Monday, September 17, 2012 - 15:05
1 hour (actually 50 minutes)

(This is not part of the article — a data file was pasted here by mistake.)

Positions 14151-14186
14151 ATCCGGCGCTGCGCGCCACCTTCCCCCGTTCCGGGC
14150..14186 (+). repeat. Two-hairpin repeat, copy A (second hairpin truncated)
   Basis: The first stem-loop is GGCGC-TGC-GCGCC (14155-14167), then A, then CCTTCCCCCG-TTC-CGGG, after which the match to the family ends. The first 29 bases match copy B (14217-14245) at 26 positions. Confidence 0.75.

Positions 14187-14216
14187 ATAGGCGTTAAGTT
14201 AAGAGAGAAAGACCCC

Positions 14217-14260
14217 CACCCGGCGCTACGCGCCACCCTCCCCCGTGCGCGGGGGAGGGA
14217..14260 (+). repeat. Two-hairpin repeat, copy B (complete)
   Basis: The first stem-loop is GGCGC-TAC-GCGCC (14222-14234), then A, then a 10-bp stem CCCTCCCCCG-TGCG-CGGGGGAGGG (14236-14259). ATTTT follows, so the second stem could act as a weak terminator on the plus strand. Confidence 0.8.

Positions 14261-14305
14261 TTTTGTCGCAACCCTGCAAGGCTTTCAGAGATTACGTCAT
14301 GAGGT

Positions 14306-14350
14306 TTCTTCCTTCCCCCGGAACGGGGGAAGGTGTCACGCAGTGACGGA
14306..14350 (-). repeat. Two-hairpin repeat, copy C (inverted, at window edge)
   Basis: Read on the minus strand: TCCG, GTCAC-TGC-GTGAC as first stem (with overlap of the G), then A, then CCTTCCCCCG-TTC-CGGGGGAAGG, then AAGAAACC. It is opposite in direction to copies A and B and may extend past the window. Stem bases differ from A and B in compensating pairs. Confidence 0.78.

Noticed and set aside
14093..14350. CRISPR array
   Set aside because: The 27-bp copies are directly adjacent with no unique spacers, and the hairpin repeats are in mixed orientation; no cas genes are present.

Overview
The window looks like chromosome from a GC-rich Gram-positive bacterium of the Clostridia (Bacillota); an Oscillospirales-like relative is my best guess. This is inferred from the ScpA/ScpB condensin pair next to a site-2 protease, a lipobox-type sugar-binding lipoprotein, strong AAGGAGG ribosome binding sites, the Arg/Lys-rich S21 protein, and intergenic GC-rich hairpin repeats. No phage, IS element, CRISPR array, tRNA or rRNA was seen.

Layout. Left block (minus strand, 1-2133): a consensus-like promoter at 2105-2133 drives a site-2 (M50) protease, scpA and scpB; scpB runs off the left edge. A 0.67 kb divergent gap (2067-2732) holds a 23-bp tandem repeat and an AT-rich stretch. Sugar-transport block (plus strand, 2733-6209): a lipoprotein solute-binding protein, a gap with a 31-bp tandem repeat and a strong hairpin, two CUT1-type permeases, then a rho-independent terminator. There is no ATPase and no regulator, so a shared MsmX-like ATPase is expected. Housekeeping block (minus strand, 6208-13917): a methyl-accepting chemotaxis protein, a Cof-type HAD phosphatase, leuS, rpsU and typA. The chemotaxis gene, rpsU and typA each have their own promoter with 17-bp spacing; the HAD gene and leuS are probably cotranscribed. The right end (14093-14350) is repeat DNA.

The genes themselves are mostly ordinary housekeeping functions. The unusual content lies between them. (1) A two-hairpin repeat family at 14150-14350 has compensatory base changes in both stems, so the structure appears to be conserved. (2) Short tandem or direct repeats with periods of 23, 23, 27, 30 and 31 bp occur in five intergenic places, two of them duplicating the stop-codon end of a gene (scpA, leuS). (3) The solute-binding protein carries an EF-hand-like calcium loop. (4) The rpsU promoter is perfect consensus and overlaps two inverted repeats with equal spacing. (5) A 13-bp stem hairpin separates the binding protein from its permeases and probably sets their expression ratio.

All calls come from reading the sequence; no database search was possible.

Let a,b,c >= 2 be integers satisfying 1/a + 1/b + 1/c > 1. Darmon and Granville proved that the generalized Fermat equation x^a + y^b = z^c has only finitely many coprime integer solutions; conjecturally something stronger is true: for a,b,c \geq 3 there are no non-trivial solutions and for (a,b,c) = (2,3,n) with n >= 10 the only solutions are the trivial solutions and (+- 3,-2,1) (or (+- 3,-2,+- 1) when n is even). I'll explain how the modular method used to prove Fermat's last theorem adapts to solve generalized Fermat equations and use it to solve the equation x^2 + y^3 = z^10.